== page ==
Posts Tagged ‘Risotto’

Rating: 5/5

Brined cornish game hens, rubbed with clove and paprika and put on the grill. Risotto made from arborio, onions, broth, white wine, golden beets, and spiced with thyme, paprika, and clove. Ligonberries deglazed in white wine, spiced with clove, cinnamon, and thyme; spiked with some honey. Also with green beans sauteed in some olive oil.

Wine: Camino de Navaherreros 2010

IMG_1239Notes: I take delight in exploring the extreme perimeters of what my 4-year-old nephew will even consider eating. Apparently this risotto “Tastes like potatoes,” so I’ll go ahead and consider this to be a win for me on this one given my high number of failures in this game.


Lately I’ve been devouring François Chartier’s Taste Buds and Molecules which highlights his research in matching the volatile compounds (aromas/tastes) of wines to those found in food. While limited to flavor matching, it’s an interesting approach because wine science is just getting to the point where enough information has been cataloged to start doing this. I’ll probably post on topics around this at a later point, but for this experience, just know that the components of clove are chemically the same as those found in a number of red wines and grilled meats always have an affinity for wines put into some oak.

The results were of course spectacular. The theme of clove in varying potency levels in each of the parts of the meal were all brought out by the wine and vice-versa. The red fruit in the wine also made good friends with the ligonberries. Retronasally-speaking (breathing out through your nose after you swallow) all this flavor matching creates this heightened immersion into the food and wine which if done in overabundance could be overwhelming.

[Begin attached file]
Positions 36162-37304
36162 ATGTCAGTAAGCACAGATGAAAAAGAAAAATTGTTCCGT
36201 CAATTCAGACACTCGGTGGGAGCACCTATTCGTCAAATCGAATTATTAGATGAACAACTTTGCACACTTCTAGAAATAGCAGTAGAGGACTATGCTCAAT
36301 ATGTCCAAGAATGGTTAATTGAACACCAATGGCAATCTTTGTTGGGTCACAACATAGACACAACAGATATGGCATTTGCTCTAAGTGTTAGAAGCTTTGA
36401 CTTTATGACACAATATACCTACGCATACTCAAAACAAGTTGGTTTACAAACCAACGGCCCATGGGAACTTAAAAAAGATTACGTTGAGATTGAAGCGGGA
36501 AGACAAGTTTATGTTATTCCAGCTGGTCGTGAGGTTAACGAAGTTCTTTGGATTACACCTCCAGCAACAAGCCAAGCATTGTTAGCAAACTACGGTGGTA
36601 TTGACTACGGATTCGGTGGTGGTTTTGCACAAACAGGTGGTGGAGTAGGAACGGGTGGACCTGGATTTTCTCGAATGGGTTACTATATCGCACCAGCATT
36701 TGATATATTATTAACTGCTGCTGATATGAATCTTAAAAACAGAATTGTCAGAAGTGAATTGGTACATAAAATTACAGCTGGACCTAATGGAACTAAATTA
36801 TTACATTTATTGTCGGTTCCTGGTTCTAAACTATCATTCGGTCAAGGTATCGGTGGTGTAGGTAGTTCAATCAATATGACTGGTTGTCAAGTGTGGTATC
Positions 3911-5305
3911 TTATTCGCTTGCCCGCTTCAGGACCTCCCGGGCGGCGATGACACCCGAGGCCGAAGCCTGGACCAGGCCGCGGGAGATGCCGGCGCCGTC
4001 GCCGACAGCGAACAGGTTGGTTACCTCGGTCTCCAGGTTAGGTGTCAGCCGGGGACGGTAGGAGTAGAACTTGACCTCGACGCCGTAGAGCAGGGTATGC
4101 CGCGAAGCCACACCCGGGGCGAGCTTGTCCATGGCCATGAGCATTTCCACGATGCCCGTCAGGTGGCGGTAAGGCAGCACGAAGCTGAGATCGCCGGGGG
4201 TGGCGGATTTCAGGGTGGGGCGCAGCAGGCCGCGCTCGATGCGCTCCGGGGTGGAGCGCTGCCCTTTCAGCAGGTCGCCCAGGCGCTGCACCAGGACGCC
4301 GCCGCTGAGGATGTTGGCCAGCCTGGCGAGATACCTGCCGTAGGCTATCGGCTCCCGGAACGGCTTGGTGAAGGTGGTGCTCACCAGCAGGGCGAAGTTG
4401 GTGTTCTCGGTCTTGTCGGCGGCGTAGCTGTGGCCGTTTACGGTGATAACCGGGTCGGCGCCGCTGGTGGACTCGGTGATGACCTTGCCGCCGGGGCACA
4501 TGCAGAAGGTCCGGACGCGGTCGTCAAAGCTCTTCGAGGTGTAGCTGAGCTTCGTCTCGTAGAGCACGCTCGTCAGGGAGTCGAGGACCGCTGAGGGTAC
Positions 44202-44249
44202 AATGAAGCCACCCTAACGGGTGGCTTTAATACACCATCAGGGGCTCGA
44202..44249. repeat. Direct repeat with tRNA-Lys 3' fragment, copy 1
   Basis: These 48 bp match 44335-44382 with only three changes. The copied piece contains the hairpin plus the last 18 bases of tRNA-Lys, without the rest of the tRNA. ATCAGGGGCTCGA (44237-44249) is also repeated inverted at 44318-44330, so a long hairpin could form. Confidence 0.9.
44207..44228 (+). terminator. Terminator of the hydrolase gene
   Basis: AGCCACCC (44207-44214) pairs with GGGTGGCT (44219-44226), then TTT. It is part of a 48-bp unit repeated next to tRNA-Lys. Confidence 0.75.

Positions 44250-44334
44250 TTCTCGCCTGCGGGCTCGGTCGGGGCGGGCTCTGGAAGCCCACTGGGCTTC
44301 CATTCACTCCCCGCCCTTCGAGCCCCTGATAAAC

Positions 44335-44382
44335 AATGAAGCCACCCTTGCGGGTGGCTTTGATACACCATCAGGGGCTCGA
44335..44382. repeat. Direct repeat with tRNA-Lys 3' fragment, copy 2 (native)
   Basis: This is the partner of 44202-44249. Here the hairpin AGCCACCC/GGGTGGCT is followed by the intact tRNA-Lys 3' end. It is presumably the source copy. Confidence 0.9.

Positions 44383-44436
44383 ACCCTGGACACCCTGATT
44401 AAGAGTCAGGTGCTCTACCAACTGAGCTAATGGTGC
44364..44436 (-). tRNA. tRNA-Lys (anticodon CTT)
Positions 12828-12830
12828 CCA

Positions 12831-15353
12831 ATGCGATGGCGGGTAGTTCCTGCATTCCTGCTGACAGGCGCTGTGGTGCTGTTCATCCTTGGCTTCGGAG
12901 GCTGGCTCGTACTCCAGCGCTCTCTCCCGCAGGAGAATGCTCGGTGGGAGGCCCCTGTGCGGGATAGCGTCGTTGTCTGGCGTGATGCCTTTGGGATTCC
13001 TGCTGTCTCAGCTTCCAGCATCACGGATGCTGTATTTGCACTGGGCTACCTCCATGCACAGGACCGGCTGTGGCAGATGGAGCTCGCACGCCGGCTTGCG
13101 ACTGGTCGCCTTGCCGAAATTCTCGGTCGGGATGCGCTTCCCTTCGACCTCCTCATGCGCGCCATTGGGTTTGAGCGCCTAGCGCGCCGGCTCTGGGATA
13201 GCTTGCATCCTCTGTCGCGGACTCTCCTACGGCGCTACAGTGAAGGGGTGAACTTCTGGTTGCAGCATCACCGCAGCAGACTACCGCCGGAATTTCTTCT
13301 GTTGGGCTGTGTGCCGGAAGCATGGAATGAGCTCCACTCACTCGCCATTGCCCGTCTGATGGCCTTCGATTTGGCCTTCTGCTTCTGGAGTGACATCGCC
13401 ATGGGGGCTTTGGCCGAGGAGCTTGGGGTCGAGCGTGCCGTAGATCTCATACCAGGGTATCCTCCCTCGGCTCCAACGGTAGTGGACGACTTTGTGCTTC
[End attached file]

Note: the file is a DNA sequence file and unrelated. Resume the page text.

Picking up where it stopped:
By the way, yes that is a guy riding a bear on the label which I think is now one of my favorite wine labels. “Herreros” translated means blacksmiths I believe or a skilled tradesmen, but I have no idea what the “Nava” part would be. So it’s the Path of the something-something blacksmiths that carry spears and ride on bears. I definitely want to take that journey.


Read Full Post »

Rating: 5/5

Cornish Hen marinated in olive oil, garlic and onion then put on the grill with a risotto full of tenderly cooked onions using a dash of the red wine instead of the traditional white.

Bonus gratuitous food shot

Wine: Domaine Diochon Cuvée Vielles Vignes 2009


This was superb.  The gamay had a surprising amount of punch and had to be left out for an hour before I started in on it.  Lots of dark berries and fig components that went nicely with the creamy risotto and the grilled hen.  The tannins, although softly apparent on their own, seemed to melt away with the extra bit of finishing salt I dashed on at the end.  For those with concern about gamay, this is a serious one.  As a bonus, the dish turned out to be pretty good looking so I’ve included the gratuitous food shot above.  As a bonus to the bonus, I’ve even included a nice infographic of this label for those of you who want to figure out what exactly the items on a typical French label mean.

Bon appétit!

Interpreting a French Wine Label

Read Full Post »

Rating: 4/5

Slow cooked chicken in a solid blend of herbs and spices, along with Risotto made from Arborio, milk, butter, olive oil with a dash of white truffle, cardamom, honey, pepper and white wine.  Side salad included.

Wine: King Estate’s Acrobat Pinot Gris 2009


I’m somewhat convinced that this wine could go with just about anything reasonable. It is true to any decent Pinot Grigio/Pinot Gris in that respects.  The thing that made this pairing a little above average was the touch of honey and cardamom in the Risotto and the bit of sweetness it brought out in the finish of the wine.   Great meal for the start of Spring!

Read Full Post »

Rating: 2/5

Baked rainbow trout with fresh ginger, garlic and cayenne.

Sautéed Chard.

Risotto with dried Porcini mushrooms hydrated in white port and water.

Wine: E. Guigal Cotes du Rhône 2006


Talk about a heavy dish!  Although the Syrah is wonderfully earthy and definitely took on this meal.  It was just too heavy overall to have more than a few bites.  Next time, the mushrooms should be left to soak in water or perhaps use some bellas.

Read Full Post »